The Kerka Watermill is one of the most important industrial heritages of Hungary, which managed to survive centuries of turmoil. Visiting to Szécsisziget is like traveling back in time and starting an adventure tour at the same time. You will get the chance to discover the Kerka region, while lamenting on the past amidst the ancient walls of the mill. Join us on this epic journey and unveil the watermill’s rich history!
The Origins of the Watermill
The Alpokalja region is quite rich in natural springs that zig-zag over the countryside and this made it ideal for the construction of watermills. The Kerka Watermill is first mentioned in a text dating back to 1541 AD. Szécsisziget received the privileges of township at the time, and the predecessor of our watermill stood at the same site, though it is quite likely that the river was used long before that. The commanders of the medieval garrisons noted several times that the waterwheels of the mill were broken, and the local farmers had to take their crops to Turkish occupied settlements. This was a challenging task at the time, mostly during wars and skirmishes, since they had to take the crops to the distant town of Lenti, which was a formidable logistic feat.
Watermills of the Kerka River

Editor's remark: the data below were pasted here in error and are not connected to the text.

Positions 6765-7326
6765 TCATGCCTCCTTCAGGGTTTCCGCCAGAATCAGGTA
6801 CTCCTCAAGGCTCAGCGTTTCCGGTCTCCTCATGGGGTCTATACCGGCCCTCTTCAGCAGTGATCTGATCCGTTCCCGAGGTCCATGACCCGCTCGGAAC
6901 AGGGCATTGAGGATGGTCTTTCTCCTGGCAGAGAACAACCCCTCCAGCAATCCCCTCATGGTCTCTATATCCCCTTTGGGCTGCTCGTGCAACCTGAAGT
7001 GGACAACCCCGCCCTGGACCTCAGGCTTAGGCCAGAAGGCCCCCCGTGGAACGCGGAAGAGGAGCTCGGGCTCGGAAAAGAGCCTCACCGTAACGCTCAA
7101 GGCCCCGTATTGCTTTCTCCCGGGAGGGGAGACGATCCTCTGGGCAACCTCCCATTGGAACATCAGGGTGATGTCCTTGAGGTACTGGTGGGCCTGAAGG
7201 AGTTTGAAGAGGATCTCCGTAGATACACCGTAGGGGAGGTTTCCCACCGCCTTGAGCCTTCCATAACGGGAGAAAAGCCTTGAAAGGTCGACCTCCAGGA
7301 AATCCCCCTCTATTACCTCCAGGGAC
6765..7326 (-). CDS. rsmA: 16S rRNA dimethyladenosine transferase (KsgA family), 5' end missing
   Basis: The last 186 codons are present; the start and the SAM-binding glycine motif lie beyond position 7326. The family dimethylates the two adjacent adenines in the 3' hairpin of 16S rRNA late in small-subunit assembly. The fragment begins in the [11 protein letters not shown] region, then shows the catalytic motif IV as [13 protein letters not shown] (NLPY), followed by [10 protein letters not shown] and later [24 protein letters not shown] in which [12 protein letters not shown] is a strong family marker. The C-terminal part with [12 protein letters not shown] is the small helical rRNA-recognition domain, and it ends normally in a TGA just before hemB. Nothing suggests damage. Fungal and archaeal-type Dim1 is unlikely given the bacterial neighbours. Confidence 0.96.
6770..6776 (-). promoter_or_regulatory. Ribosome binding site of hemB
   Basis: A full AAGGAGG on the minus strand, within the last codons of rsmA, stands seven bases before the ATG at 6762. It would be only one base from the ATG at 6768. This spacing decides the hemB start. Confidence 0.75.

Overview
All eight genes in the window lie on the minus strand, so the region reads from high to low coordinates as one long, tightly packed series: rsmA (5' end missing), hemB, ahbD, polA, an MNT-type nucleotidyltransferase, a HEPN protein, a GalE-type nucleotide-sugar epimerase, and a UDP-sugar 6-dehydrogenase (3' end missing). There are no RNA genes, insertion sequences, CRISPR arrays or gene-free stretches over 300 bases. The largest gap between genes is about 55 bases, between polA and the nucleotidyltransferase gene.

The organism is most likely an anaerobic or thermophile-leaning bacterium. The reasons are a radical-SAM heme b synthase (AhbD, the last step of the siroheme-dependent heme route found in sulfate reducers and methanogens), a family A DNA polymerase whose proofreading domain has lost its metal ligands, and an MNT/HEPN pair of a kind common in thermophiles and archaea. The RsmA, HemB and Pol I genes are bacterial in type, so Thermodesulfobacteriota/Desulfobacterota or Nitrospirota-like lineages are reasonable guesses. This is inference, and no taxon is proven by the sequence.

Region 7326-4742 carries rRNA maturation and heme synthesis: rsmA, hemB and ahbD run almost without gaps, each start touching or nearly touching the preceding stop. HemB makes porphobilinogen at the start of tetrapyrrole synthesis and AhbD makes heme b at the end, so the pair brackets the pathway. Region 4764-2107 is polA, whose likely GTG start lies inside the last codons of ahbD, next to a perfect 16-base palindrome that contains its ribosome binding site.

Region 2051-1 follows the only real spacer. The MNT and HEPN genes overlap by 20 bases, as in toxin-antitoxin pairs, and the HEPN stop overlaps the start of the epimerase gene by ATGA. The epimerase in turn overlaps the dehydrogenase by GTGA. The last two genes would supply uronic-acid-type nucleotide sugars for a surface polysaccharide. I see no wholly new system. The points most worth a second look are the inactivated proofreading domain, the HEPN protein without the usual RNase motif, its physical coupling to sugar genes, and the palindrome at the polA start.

During the Turkish occupation, the Kerka Watermill is mentioned several times in texts as a key industrial structure in the region. This was the period in time when the economy of the Kerka Valley began to grow, as more and more watermills were built around the creeks. It was the golden age of the Kerka Watermill, since the local nobility developed the building by augmenting its capacity. The currently visible Baroque structure was built around the first decade of the 18th century. Millers working here were drafted in tax registers based upon the amount they paid, so we know a good number of them by name. In the 19th century, the watermill belonged to the domains of the noble Andrássy family, and it was marked on several maps as well. It was working constantly until the nationalization in 1952, after that its fate has taken a radical turn. First, it was developed by installing electric lights and turbines, but its production ceased in 1963, when a decision was made to divert the stream of the Kerka River, so it no longer turned the wheels and the mill became redundant. The building was left there abandoned, its waterwheels rotted away or disappeared. The new millennium brought hope to the watermill, because in 2002, the Kerka Watermill Foundation purchased the building and started a proper restoration works that finished in 2006. They’ve managed to reconstruct 3 waterwheels, each one 5 meter in diameter that once rotated the 3 mill-wheels. Currently, the building functions as an exhibition hall, while safeguarding its original style and beauty.